Review

Audit of feeding practices in the neonatal wards at the Charlotte Maxeke Johannesburg Academic Hospital

Letlhogonolo Sepeng, D E Ballot

Abstract


Background. Breastfeeding is the preferred choice of infant feeding. The Baby-Friendly Hospital Initiative (BFHI) is a ten-step plan to help establish successful breastfeeding and is adapted by public sector hospitals in Gauteng. Despite this, rates of breastfeeding in sick and preterm neonates remain low.

Objective. To determine feeding practices of neonates in the neonatal wards of the Charlotte Maxeke Johannesburg Academic Hospital (CMJAH) on discharge.

Methods. A retrospective review of the CMJAH neonatal database of feeding choices of neonates discharged from the CMJAH neonatal unit between 1 January 2013 and 30 April 2013 was conducted.

Results. The records of 404 neonates were studied. A total of 98 (24%) were very low birth weight (VLBW) (<1 500 g), while 306 (75.7%) were >1 500 g or more. Only 94 (23.2%) were discharged on exclusive breastmilk, 232 (57.4%) were discharged on exclusive formula milk and 78 (19.3%) babies were discharged on mixed feeds (both formula milk and breastmilk). Significant variables associated with feeding choices were HIV exposure, perinatal asphyxia and resuscitation at birth and, particularly in the VLBW group, necrotising enterocolitis was found to be statistically significant.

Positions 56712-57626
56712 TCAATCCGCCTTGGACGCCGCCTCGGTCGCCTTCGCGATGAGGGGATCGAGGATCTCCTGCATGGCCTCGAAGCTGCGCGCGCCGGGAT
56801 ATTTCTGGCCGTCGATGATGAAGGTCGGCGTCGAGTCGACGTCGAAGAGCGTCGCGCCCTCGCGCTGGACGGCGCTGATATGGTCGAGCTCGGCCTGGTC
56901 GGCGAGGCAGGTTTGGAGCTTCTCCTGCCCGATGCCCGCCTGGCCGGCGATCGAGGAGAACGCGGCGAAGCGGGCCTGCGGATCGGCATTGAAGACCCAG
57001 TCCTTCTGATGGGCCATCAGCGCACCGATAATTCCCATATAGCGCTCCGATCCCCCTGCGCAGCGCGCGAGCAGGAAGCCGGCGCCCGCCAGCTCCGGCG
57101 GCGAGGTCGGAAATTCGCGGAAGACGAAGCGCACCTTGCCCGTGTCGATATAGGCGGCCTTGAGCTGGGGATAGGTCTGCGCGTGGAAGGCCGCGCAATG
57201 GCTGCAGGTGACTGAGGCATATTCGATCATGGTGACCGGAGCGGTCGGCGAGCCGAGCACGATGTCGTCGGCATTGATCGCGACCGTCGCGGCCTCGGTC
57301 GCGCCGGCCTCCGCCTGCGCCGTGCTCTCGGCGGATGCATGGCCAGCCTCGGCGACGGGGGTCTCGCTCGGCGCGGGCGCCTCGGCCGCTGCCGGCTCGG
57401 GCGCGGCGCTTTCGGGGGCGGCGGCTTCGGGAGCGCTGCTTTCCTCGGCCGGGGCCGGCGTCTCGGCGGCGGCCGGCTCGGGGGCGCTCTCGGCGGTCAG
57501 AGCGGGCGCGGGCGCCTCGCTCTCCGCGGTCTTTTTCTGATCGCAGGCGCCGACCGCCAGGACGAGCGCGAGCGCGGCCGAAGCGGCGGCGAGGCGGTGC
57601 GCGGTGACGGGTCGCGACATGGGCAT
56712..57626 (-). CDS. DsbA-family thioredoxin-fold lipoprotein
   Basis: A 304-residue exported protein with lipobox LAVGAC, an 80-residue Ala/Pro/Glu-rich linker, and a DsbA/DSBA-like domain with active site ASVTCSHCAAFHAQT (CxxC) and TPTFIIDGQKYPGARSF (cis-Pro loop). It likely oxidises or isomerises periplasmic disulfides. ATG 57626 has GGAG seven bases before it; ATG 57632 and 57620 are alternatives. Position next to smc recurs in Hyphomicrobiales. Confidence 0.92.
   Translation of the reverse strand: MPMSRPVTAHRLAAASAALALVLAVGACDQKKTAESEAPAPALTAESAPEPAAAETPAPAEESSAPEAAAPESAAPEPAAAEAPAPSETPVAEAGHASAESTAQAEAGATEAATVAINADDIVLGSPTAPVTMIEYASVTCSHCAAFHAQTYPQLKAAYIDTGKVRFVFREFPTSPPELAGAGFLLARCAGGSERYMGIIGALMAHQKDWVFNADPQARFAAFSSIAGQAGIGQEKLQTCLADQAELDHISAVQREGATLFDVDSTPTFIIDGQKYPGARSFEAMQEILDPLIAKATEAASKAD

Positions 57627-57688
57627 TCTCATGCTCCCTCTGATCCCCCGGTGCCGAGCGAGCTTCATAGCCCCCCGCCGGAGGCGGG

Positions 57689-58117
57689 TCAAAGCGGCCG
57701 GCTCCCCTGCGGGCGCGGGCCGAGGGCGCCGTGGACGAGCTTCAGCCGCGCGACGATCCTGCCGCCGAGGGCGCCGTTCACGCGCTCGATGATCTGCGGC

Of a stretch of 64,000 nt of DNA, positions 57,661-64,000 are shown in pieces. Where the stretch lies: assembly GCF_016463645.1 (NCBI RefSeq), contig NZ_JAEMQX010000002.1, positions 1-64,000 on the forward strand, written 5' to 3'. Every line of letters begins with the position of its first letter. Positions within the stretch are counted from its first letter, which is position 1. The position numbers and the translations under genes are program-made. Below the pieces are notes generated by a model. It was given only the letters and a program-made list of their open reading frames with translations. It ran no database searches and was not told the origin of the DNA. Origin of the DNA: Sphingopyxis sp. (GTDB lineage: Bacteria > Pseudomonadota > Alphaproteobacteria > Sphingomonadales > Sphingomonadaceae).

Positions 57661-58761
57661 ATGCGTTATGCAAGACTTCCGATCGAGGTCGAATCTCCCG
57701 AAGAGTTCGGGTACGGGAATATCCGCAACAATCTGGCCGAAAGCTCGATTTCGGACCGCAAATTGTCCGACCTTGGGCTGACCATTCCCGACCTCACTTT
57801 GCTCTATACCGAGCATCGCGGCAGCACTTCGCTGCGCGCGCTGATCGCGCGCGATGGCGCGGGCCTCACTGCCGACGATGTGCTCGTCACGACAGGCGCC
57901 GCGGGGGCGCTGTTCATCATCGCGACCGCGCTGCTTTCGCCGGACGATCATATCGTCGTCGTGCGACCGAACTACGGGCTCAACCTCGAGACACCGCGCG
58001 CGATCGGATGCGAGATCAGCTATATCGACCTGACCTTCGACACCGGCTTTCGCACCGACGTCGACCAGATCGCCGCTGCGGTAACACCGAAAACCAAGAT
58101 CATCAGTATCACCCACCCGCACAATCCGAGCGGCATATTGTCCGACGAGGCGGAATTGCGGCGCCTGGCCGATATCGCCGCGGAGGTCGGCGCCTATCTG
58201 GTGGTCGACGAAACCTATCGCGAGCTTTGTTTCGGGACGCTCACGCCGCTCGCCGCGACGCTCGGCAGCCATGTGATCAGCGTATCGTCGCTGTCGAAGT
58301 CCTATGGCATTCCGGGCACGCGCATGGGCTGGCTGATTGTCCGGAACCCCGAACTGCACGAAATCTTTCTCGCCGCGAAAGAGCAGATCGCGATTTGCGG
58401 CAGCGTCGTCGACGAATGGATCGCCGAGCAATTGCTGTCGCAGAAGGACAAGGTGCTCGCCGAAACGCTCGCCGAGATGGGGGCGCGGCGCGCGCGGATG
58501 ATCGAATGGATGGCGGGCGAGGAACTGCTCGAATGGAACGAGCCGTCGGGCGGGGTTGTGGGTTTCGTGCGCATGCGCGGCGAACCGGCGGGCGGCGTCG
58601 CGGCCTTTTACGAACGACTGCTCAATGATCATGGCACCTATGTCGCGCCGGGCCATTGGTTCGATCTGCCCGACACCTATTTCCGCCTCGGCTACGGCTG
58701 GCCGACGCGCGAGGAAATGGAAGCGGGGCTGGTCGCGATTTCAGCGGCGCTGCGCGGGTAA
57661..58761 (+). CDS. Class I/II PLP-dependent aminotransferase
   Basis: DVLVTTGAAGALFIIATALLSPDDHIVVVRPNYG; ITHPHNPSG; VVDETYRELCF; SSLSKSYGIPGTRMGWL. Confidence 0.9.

Conclusion. Despite the fact that the CMJAH was involved in the BFHI, rates of exclusive breastfeeding were still low. This needs to be urgently addressed with employment of lactation consultants and improved counselling of mothers exposed to HIV on the importance and benefits of breastfeeding.


Authors' affiliations

Letlhogonolo Sepeng, Department of Paediatrics and Child Health, Faculty of Health Sciences, University of the Witwatersrand, Johannesburg

D E Ballot, Department of Paediatrics and Child Health, Charlotte Maxeke Johannesburg Academic Hospital, Johannesburg

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Keywords

Neonatal nutrition

Cite this article

South African Journal of Child Health 2015;9(4):133-136. DOI:10.7196/SAJCH.2015.v9i4.895

Article History

Date submitted: 2014-11-25
Date published: 2015-11-06

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